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Poetry History: Poetic Devices in English Literature through the Ages (Part 1: Beowulf to the Renaissance)

by hannah ang, photo credits.

“I love how you use both traditional and modern poetic devices here!” exclaimed my literature- student friend upon reading a poem I’d written.

I gaped at her.

“I… did?”

That was the moment I realised, despite my love of writing, I knew nothing about poetry. Thus began my attempt to explore some of the poetic devices and structures found in English poetry through the ages.

Old English literature: 658 – 1100

LO, praise of the prowess of people-kings
of spear-armed Danes, in days long sped,
we have heard, and what honor the athelings won!

Beowulf, author unknown

The earliest English poetry was written in Old English. There are about 400 surviving manuscripts, spanning many genres including epic poetry, sermons, bible translations, legal works, riddles, and chronicles. Back in the day oral tradition was strong, so it is likely many pieces of Old English literature were adapted from Germanic war poems, and then handed down orally through the generations. The earliest piece is said to be the epic poem Beowulf, which dates back to circa 1000 AD.

Alliterative Verse

The marble maid,   under mask of stone
shook and shuddered.   As a shadow streams
Over the wheat waving,   over the woman’s face
Life came lingering.   Nor was it long after

Down its blue pathways,   blood returning
Moved, and mounted   to her maiden cheek.

 

The Nameless Isle, by C.S. Lewis

 

In alliterative verses, each line in the poem has at least four stressed syllables of alliterative words (words that repeat the same sound). Each long line, or verse, is divided into two shorter ones, the first being called the a-verse and the second the b-verse. Each verse has two heavily stressed syllables, or lifts. The first lift of the a-verse alliterates with the first lift of the b-verse, but does not alliterate with the second lift of the b-verse. Each verse is separated by a heavy pause. For example, C.S. Lewis’ poem The Nameless Isle makes use of alliterative verse:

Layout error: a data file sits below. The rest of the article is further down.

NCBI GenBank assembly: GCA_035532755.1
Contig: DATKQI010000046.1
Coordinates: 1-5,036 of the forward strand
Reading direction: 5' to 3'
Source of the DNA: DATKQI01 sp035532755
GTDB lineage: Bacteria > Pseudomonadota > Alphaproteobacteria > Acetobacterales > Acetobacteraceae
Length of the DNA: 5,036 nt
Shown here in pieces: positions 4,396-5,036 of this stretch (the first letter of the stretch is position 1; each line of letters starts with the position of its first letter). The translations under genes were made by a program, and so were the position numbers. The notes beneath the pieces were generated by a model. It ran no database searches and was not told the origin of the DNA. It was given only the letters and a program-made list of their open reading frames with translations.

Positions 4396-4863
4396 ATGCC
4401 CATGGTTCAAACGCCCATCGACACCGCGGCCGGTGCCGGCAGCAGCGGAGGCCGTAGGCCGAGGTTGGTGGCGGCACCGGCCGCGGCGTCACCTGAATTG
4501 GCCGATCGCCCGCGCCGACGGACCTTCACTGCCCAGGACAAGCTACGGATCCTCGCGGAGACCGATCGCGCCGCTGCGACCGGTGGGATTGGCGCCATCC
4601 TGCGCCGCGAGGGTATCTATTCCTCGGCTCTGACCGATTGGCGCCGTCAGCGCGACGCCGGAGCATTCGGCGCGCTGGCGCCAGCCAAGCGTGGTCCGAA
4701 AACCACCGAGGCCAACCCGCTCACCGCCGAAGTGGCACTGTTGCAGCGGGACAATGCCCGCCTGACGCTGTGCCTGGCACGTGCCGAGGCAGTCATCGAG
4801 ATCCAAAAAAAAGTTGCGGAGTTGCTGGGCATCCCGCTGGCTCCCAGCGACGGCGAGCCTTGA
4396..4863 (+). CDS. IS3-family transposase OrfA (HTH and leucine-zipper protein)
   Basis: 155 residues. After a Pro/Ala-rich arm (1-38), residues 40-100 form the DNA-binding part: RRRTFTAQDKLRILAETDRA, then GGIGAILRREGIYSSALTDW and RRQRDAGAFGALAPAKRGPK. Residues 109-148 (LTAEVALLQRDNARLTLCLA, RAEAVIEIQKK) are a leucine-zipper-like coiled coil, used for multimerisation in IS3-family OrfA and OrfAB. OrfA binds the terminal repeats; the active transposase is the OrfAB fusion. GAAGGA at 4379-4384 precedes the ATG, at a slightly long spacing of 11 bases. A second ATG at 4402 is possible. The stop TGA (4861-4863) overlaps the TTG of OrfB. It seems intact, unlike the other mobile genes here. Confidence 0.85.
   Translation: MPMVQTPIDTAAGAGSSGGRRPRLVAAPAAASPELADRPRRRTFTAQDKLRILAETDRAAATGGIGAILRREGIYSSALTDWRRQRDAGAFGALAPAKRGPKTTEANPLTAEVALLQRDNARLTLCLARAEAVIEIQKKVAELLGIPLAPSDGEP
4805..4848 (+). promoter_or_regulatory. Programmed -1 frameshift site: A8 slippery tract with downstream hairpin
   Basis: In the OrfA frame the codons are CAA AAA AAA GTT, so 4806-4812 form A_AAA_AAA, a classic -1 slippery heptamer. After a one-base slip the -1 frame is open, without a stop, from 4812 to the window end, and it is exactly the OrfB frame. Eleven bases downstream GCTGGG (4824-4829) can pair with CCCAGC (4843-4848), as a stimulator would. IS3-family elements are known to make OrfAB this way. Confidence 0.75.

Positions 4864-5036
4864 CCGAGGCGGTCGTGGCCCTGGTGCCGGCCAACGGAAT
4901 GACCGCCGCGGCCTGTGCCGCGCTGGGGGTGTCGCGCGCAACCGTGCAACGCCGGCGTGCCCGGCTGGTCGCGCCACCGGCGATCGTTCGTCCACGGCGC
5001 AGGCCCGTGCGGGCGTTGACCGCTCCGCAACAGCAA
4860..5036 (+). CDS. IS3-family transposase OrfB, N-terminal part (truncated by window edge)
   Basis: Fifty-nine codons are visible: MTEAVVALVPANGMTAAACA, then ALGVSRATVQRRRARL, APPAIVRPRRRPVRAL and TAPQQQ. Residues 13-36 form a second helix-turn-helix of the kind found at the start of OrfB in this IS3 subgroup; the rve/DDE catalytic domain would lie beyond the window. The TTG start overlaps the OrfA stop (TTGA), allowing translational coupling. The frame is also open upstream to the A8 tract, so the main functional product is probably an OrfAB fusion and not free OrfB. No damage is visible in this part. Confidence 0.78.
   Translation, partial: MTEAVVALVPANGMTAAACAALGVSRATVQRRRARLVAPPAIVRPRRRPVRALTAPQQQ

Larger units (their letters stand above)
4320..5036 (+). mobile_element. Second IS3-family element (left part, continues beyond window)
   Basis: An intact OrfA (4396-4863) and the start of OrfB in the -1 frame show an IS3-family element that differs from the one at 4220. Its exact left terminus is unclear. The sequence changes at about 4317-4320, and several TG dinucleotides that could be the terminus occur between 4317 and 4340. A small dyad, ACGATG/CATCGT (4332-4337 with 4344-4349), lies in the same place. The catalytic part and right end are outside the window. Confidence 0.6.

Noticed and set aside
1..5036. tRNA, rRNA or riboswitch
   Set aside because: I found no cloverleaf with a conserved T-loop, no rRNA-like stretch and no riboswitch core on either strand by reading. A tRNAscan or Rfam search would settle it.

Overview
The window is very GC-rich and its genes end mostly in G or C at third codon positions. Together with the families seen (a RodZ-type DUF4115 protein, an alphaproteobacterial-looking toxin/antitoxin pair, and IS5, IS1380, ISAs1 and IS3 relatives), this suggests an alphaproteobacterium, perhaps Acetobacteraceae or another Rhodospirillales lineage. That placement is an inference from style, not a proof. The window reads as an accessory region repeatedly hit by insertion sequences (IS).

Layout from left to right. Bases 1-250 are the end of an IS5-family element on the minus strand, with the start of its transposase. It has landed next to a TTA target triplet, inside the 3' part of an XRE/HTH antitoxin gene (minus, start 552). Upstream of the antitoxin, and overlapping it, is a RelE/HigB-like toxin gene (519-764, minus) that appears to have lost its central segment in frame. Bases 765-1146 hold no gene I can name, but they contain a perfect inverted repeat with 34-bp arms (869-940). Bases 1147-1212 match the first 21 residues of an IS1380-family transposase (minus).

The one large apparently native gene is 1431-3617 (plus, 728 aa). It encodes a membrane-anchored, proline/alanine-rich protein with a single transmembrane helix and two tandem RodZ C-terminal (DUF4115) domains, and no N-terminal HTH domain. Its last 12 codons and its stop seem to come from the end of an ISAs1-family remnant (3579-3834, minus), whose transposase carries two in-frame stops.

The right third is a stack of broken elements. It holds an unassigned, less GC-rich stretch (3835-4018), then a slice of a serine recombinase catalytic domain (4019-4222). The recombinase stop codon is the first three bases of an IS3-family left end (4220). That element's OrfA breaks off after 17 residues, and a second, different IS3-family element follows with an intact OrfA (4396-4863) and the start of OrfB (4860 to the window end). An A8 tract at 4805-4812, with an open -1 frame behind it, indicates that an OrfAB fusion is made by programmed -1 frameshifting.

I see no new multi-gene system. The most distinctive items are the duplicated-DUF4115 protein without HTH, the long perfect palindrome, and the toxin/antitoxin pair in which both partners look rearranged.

Middle English literature: 1100–1500

Well garbed was this giant geared in green,
and the hair of his head like his horse’s mane.
Fair fanned-out flax enfolds his shoulders;
A beard big as a bush over his breast hangs,
that with the haul of hair that from his head reaches
was clipped all round about above his elbows,
that half his hands thereunder were hid in the wise
of a king’s broad cape that’s clasped at his neck.

Sir Gawain and the Green Knight, by the “Pearl Poet”

Another genre of writing, known as Romances or Chivalric Romances, emerged during the 13th century. They featured fantastic stories of incredible deeds, often portraying the protagonist as heroic and chivalrous. Unlike in epic poems of Old English Literature, courtly manners and heterosexual romance were emphasized.

Sir Gawain and the Green Knight is an example of a late 14th century Romance which is still famous today, and is one of the best known Arthurian stories. It was originally written in stanzas of alliterative verse, which was still popular at the time.

The English Renaissance: 1500-1660

I desire to perish, and yet I ask health.
I love another, and thus I hate myself.

I Find No Peace, by Thomas Wyatt